New privacy and cybersecurity legislation has grown rapidly in 2021 in the United States, both federally and at the state level, with more than 30 bills being introduced in the US Congress alone. Given the path of these latest drafts, moving forward it is assured that businesses with US citizen’s data will face immense responsibility to uphold stringent standards when handling the data of their clients and consumers. The types of incidents these drafts aim to cover include both cyber security incidents as well as data breaches, unlike many recent privacy regulations aimed more at data breaches alone.
The Cyber Incident Notification Act, recently introduced by the Senate Intelligence Committee seems to have the most likely chance of passing. The bill aims to establish federal guidelines for when and how companies will be required to alert the government of any cyber incident or data breach. While the likelihood of the legislation passing as-is is still an open question, given that it has 15 cosponsors on both sides of the aisle and was recently endorsed by Jen Easterly, the director of the US Department of Homeland Security’s Cybersecurity & Infrastructure Security Agency (CISA), it likely has a better chance than other bills we’ve seen to date.
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Who Will This Bill Affect?
The quick answer is “a lot!” The groups directly mentioned in the bill include government agencies, government contractors, those involved in critical infrastructure, and even nongovernemntal entities that provide cybersecurity incident response services. Critical infrastructure here is quite broadly defined as the sixteen sectors DHS and CISA declare essential including the communications, energy, financial, and transportation sectors.
The first step for anyone wondering how this bill will affect them and their business is to figure out what qualifies a company for status as a ‘covered entity’, meaning it will be affected by the new rules proposed in the bill. If any of the organizations or entities included in those categories discover a “cyber intrusion” within their networks, regardless of whether the breach includes personal information or not, they will have to submit a notification of the incident to CISA within 24 hours. This would place the requirements in the regulation among the fastest in the world, for example at merely a third of the time allowed by the EU’s GDPR.
The bill authorizes CISA as the authority to create a system for submitting the notification. It also establishes a few guidelines for how that system must work, what a notification must contain, penalties for breaking the rules, and a number of other aspects of incident notification.
What Would Happen After the Bill is Enacted?
According to the draft regulation, after passing, the director of CISA will have 240 days to establish Cyber Intrusion Reporting Capabilities which will “facilitate the submission of timely, secure, and confidential cybersecurity notifications from Federal agencies and covered entities to the Agency”. In other words, within 8 months of being enacted, US Congress expects the director of CISA to create a system that any company, even those who are not technically ‘covered entities’, can use to notify CISA about a cyber security incident.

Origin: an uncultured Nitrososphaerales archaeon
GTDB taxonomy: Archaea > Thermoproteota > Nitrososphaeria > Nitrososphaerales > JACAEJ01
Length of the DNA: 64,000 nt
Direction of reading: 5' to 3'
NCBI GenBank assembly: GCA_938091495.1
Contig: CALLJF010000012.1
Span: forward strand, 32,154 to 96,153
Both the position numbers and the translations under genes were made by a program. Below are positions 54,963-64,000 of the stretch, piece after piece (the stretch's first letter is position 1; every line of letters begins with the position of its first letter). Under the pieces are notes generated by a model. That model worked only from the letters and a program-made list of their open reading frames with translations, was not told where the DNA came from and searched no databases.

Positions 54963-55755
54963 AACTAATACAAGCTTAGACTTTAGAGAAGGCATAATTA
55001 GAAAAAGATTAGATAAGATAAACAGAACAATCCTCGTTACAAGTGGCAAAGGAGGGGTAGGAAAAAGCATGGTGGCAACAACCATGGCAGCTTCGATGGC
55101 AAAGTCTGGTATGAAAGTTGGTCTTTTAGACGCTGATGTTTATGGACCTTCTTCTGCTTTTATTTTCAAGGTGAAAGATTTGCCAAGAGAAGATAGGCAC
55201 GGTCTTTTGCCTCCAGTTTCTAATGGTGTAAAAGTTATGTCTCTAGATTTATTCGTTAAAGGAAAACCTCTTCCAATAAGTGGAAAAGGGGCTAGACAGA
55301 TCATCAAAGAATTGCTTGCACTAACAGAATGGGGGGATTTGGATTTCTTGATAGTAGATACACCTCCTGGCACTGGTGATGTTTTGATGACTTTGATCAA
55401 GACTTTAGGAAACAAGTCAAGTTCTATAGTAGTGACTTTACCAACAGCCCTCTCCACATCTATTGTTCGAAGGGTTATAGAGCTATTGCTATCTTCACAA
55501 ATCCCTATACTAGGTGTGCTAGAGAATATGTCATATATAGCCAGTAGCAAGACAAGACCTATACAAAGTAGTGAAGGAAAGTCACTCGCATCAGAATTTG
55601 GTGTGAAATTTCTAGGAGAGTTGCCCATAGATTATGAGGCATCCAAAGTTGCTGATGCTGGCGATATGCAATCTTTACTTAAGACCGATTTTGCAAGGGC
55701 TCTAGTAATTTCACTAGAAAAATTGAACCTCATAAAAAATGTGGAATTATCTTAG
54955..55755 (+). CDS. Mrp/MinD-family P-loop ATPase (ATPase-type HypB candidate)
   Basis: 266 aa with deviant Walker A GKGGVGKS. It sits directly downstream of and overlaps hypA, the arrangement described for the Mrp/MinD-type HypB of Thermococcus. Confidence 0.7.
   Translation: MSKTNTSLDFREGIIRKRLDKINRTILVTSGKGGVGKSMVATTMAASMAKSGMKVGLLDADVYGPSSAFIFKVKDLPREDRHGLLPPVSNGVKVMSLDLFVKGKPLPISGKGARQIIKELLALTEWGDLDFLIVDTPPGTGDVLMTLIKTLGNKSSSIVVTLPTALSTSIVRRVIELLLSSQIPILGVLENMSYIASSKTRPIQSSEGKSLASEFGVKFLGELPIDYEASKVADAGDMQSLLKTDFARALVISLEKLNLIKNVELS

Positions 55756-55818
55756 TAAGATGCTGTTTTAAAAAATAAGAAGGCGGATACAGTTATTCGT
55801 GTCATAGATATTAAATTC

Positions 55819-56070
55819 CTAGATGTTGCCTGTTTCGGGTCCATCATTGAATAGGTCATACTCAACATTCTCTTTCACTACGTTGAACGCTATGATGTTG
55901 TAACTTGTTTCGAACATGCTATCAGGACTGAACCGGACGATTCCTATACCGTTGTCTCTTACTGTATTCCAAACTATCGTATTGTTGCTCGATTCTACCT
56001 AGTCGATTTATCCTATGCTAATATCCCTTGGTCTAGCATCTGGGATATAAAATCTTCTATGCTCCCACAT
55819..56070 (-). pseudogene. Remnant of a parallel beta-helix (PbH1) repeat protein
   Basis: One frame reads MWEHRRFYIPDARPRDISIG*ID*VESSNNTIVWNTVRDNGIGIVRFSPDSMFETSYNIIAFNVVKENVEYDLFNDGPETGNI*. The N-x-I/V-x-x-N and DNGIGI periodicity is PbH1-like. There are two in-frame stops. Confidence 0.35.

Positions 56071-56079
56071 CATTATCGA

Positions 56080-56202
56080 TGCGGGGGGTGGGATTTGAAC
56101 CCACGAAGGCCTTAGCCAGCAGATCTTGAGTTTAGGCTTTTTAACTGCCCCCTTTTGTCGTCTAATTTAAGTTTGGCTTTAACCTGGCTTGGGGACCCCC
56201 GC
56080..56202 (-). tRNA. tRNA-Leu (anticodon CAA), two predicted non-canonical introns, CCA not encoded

The bill also dictates that the system provides the ability for companies to submit and the government to accept classified information as well, particularly given the defense industry is part of critical infrastructure, so it is assumed that the security of this system will be high. The CISA director will have two days after a breach notification is submitted through the reporting capabilities to respond to inform the entity whether CISA needs more information or to give them further guidance or direction.
What Would a Notification Look Like?
The specific information that a company must include in their submission is not yet final, and will be up to the director of CISA to specifically define once the bill is enacted. There are, however, some details that the draft necessitates being included. For example, key information in each notification would include the date of the breach, a description of the cyber incident, identification of the system and networks that were breached, as well as tactics discovered and used by threat actors perpetrating the attack. In addition, any info that could reasonably help the investigation and any actions that were taken to mitigate the incident will definitely be required.
Submit a breach notification within 24 hours and provide updates every 72 hours or face daily fines of 0.5% of revenue
One of the most surprising details of the impending legislation is that the report must be made no later than 24 hours after the beach is detected, with the only exception being if another federal law or rule requires the covered entity to submit a breach notification prior to 24 hours have passed. Additionally, and until directed otherwise, the affected entity must notify CISA through the new system within every 72 hours of discovering any additional information which may pertain to the breach. As anyone who’s gone through an incident before knows, that means reports will need to be sent at least every 3 days for quite a while.